Not long after introduction of the product it became the target of a spoof in MAD Mazine, with the well-known phrase, "Sailem [sic] don't inhalem."
In the late 1970s, the brand's slogan (sung to music in television and radio commercials prior to their prohibition on January 1, 1971) was "You can take Salem out of the country, but...you can't take the country out of Salem." Later, the slogan "Springtime... it happens every Salem" was used.
There are now two main varieties of Salem: Green Label and Black Label. The Green Label is marketed as being more smooth-tasting, while the Black Label is said to be stronger or "harsher" tasting.
The packaging for Salem was significantly revised in the late 1990s, with the addition of Black Labels which had sliding packs, and the inclusion of a single cigarette with a dark green filter, appropriately called "The Lucky" after the tradition of flipping the first cigarette in the box upside down and smoking it last.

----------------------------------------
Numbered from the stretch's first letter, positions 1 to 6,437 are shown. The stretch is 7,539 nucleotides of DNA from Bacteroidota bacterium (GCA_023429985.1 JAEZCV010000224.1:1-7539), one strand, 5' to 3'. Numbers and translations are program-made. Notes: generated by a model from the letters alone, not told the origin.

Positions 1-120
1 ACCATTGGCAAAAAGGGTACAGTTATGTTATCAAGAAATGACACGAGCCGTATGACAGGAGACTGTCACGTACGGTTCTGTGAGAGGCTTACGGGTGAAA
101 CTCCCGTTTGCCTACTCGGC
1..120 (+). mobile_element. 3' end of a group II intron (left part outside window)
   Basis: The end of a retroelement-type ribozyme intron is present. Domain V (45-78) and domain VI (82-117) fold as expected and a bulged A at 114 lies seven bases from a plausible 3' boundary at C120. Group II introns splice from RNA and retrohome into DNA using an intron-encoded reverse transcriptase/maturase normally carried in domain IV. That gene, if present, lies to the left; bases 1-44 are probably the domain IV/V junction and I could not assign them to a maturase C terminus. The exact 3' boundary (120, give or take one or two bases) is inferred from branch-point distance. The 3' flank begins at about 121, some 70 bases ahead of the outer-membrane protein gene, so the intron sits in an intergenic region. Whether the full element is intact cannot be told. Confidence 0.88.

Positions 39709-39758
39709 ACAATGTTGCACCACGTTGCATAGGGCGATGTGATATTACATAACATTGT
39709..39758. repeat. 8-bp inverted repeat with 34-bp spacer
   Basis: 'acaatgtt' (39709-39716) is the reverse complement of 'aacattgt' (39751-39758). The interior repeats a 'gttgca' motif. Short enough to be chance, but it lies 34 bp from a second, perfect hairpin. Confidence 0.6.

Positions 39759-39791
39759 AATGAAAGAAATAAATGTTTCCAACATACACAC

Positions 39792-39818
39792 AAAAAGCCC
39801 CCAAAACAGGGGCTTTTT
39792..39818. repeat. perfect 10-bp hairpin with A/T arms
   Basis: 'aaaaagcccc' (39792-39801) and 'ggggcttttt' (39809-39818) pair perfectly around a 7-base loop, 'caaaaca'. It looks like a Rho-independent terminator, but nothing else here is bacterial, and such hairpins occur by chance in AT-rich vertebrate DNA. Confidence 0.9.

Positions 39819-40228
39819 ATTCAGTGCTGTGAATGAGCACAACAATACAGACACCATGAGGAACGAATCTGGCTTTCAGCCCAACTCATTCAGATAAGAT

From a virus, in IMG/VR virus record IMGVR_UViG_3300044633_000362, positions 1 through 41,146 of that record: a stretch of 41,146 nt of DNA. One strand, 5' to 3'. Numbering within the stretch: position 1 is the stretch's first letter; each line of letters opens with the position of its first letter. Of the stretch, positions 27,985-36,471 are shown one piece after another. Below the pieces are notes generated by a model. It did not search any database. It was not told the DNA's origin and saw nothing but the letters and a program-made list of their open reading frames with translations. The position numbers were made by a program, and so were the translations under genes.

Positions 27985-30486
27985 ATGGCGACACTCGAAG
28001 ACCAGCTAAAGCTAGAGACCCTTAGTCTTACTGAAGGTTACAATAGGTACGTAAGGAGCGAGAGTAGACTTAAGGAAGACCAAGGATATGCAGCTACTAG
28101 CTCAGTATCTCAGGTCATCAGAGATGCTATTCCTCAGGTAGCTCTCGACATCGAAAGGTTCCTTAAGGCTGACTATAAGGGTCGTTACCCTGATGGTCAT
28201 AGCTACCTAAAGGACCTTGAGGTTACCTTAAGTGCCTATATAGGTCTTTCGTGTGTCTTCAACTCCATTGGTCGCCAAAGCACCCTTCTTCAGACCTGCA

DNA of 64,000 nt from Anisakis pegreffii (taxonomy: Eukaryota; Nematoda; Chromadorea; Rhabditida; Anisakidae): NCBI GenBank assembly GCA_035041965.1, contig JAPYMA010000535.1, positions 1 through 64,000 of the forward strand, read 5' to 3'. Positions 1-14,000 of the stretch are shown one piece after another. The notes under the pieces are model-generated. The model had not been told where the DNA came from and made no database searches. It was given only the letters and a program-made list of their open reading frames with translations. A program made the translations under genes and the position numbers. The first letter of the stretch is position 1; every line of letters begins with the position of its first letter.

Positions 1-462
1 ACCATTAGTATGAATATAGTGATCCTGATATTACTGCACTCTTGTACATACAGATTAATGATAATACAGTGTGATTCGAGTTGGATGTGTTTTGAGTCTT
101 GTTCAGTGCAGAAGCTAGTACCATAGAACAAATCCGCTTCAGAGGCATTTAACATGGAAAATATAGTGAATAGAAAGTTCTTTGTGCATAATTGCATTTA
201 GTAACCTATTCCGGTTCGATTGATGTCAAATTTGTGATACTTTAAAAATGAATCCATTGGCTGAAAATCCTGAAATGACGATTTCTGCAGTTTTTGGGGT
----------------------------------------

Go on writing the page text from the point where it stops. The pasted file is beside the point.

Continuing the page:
In Japan, a "clean cigarette" was introduced in August 1995 by R.J. Reynolds and branded as Salem Pianissimo, which was designed to reduce the odor of the cigarette, and generate a pleasant smell and taste in a society which holds cleanliness as a high attribute.
When cigarette advertising on TV was banned in the United States, the comedy show Laugh-In spoofed how manufacturers might get their message across subliminally: "Let's take a coupla boats up to Newport and Salem."
In 2001, as with legislation restricting tobacco sponsorship in Hong Kong, the tournament sponsorship was proven to be controversial, when its official logo was altered to include the logo of Perrier, causing anti-smoking campaigners to claim that the organisers exploited a loophole in its sponsorship clause.
Salem has also introduced new light and ultralight variety cigarettes.